It can be challenging to diagnose bipolar disorder accurately. Bipolar 2 disorder has long been considered milder than bipolar 1, but this isn’t the case. Symptoms are different in both disorders.
Manic episodes define bipolar 1 disorder, whereas the primary feature of bipolar 2 is prolonged periods of depression. Bipolar 2 can be misdiagnosed as major depression. Treatment is different for each disorder, so it’s vital to get an accurate diagnosis.
Treatment Options for Bipolar Disorders
Bipolar disorder can be a disruptive disorder, but there are many effective treatments. Someone with bipolar 1 has more manic episodes, while someone with bipolar 2 has more depressive episodes. Because of these differences, treatment should be customized for each person.
Medication is a vital part of managing bipolar disorder, so a correct diagnosis is critical with this condition. Long periods of depressive episodes can look like major depressive disorder, which is often treated with antidepressants. However, antidepressants can trigger manic episodes in a person with bipolar disorder.
Mood stabilizers are the main medications used to treat bipolar disorder:
- Lithium: Lithium was discovered as a treatment for manic episodes in the 1940s. It’s been used as a first-line treatment for bipolar disorder ever since. A person needs regular blood tests to make sure their dosage is safe and accurate.
- Anticonvulsants: Some anticonvulsant medication helps reduce manic symptoms. Epilepsy and bipolar disorder share some common traits, which is likely why these medications help both conditions.
- Atypical antipsychotics: Atypical antipsychotics can stabilize a person’s mood. These can help people who can’t take lithium.
Talk therapy helps a person understand their condition and manage symptoms. Several types of therapy can be effective.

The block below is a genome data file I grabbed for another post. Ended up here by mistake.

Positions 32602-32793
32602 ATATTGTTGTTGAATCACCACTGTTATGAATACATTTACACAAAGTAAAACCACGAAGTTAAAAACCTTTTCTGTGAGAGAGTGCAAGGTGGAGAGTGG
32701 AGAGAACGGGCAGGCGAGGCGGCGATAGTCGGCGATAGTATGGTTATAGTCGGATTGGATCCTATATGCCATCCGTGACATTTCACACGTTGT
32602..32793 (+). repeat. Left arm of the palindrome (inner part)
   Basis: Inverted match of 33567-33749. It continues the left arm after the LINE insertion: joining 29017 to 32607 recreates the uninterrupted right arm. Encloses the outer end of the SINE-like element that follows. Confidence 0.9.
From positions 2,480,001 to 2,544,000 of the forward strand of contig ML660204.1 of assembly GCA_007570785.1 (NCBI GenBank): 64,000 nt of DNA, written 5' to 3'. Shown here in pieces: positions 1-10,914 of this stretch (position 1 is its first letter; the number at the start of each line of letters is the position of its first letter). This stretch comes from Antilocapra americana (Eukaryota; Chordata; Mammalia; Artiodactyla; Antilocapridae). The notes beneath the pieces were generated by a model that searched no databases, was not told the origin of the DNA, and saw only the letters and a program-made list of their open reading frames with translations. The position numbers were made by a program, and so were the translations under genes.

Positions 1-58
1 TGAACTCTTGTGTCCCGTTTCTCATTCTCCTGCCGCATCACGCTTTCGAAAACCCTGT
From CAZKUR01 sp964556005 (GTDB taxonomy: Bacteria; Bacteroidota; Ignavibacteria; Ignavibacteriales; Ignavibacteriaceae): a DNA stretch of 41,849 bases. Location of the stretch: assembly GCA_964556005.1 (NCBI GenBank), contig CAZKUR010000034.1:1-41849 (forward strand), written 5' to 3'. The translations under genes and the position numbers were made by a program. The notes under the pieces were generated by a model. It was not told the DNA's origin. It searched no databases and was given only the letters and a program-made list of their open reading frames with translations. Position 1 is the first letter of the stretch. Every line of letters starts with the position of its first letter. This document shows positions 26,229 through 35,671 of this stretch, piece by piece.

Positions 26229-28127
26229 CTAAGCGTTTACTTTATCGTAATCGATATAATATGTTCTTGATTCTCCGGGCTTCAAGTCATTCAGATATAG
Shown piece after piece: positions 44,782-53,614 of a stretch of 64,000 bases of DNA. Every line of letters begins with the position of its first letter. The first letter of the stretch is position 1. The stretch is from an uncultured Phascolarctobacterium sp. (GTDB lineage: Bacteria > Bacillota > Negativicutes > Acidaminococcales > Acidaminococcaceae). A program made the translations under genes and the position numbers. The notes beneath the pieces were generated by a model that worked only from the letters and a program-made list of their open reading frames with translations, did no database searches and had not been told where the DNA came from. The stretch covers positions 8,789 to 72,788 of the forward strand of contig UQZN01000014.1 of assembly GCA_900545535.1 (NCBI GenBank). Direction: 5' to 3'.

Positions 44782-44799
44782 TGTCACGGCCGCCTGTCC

- Cognitive-behavioral therapy (CBT) focuses on thinking patterns and behavior changes.
- Dialectical behavioral therapy (DBT) targets emotional regulation and mood-related symptoms.
- Family-focused therapy (FFT) treats bipolar disorder as part of a family system.
- Electroconvulsive therapy (ECT) can be effective for people with drug-resistant bipolar disorder.
Living with Bipolar Disorder
Living with bipolar disorder can be challenging. Chronic symptoms can lead to a lower quality of life. Relapse is common and can happen even when a person maintains their treatment. Suicide risk is estimated to be ten to 30 times higher for people with bipolar disorder. However, bipolar disorder is manageable with the right treatment. A stable lifestyle is important for good symptom management. Routines can keep a person focused on regular sleep, exercise, nutrition and treatment.
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Edited by – Erica Weiman
Erica Weiman graduated from Pace University in 2014 with a master’s in Publishing, and has been writing and editing ever since. She has written and edited content across many niches, including psychology & mental health, health & wellness, food, technology, and workplace culture. She is passionate about making information about addiction accessible to anyone who’s on a journey to recovery and their loved ones. When Erica isn’t writing or editing, she is working as a social media manager, cooking or traveling.
Written by – Erika Krull, LMHP
Erika Krull has a master’s degree in mental health counseling and has been a freelance writer since 2006. She is a healthcare writer specializing in mental health content for professional training modules, blogs, and websites… Read more.
Medically Reviewed by – Dr. Angela Phillips
Angela is a licensed therapist and clinical researcher, and has worked in public, private, government, and not-for-profit organizations, across clinical and research-oriented roles. Angela’s clinical and research experience has included suicide prevention, cognitive behavioral… Read more.